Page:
Archives for Ulrike Malmendier



The Social Pressure of Charitable Giving

We recently heard from John List, the economics-of-charity guru, about the use of lotteries in fund-raising.

Here now is a new List paper, co-authored with Stefano DellaVigna and Ulrike Malmendier, published in the Quarterly Journal of Economics, called “Testing for Altruism and Social Pressure in Charitable Giving.” Read More »



What's Next: A Do-Not-Knock Registry?

John List had better be careful. His research is very valuable to the philanthropic community; but if this latest paper engenders a public outcry for a “do-not-knock” registry, he might quickly become a pariah. Read More »



Don't Tell Your Kids

Most parents have difficulty deciding how much of the “bad stuff” (war, death, etc.) they should tell their kids about, or when they’re old enough to hear it.

New research from Ulrike Malmendier of the University of California and Stefan Nagel of Stanford identifies another kid-sensitive subject parents might want to avoid for a while: the financial crisis. Read More »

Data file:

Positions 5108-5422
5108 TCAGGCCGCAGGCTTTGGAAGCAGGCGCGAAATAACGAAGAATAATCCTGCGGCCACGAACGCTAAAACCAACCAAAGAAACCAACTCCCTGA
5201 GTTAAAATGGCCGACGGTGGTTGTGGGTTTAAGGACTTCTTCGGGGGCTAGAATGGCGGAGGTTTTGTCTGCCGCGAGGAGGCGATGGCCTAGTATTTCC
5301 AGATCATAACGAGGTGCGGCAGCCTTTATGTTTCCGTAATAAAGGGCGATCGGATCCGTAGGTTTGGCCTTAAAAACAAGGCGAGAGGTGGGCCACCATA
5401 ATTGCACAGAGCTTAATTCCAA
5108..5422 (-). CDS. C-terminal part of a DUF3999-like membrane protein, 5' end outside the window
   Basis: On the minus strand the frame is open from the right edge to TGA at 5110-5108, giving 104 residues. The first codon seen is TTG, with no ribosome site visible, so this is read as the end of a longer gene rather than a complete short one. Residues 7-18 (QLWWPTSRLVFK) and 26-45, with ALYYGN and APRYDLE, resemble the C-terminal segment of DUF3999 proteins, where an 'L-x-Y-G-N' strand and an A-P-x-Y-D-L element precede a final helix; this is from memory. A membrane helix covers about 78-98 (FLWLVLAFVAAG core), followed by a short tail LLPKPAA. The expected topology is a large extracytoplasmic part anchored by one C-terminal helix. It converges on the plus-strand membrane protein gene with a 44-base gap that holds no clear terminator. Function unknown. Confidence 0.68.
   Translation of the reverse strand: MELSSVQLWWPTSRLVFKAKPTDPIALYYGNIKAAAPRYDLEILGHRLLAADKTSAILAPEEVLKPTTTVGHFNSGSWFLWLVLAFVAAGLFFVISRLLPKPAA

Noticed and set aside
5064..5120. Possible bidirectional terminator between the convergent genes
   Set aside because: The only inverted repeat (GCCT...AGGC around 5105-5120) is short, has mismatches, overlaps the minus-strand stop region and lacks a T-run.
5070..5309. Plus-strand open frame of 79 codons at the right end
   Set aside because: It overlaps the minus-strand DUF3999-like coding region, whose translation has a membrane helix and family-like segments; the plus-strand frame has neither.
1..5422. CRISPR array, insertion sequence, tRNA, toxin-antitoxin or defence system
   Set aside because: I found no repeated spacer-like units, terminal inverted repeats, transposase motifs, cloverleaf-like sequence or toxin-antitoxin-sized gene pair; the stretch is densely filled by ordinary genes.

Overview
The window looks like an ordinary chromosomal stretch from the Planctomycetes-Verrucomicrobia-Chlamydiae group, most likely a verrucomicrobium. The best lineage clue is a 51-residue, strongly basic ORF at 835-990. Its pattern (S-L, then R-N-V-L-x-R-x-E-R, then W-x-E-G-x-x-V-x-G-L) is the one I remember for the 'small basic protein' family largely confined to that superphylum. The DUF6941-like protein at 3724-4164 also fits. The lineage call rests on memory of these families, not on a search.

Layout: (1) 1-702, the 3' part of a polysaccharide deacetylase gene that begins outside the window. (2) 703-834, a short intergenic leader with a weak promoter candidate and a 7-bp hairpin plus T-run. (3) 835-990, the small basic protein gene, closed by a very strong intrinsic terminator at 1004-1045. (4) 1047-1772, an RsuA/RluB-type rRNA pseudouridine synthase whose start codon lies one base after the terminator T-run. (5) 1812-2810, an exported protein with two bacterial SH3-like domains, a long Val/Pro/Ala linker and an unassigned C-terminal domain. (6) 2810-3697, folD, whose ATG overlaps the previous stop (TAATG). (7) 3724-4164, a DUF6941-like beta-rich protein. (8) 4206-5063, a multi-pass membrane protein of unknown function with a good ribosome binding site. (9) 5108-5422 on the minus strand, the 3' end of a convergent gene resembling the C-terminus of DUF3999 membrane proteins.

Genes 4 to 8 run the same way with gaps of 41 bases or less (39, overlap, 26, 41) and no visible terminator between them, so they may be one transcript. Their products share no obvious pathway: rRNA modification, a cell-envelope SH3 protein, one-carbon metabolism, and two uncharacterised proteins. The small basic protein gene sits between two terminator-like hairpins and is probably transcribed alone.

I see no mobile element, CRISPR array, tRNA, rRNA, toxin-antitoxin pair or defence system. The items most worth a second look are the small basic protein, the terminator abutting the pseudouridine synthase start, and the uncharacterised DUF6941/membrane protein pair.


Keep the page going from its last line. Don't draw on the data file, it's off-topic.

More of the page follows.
Freakonomics in the Times Magazine: The Stomach-Surgery Conundrum

Read the Column » For their Nov. 18, 2007, “Freakonomics” column, Dubner and Levitt revisit a favorite topic: unconventional weight loss. In September 2005, they wrote about Seth Roberts, who shed 40 pounds with a diet he crafted through years of meticulous self-experimentation. This week’s column digs into the risks and benefits of using surgery […] Read More »



Freakonomics in the Times Magazine: Gift-Card Economy

In their Jan. 7, 2007, column for the New York Times Magazine, Dubner and Levitt ask the question we’ve all been asking: What do a gym membership, a bottle of prescription pills, and a holiday gift card have in common? This blog post supplies additional research material. Read More »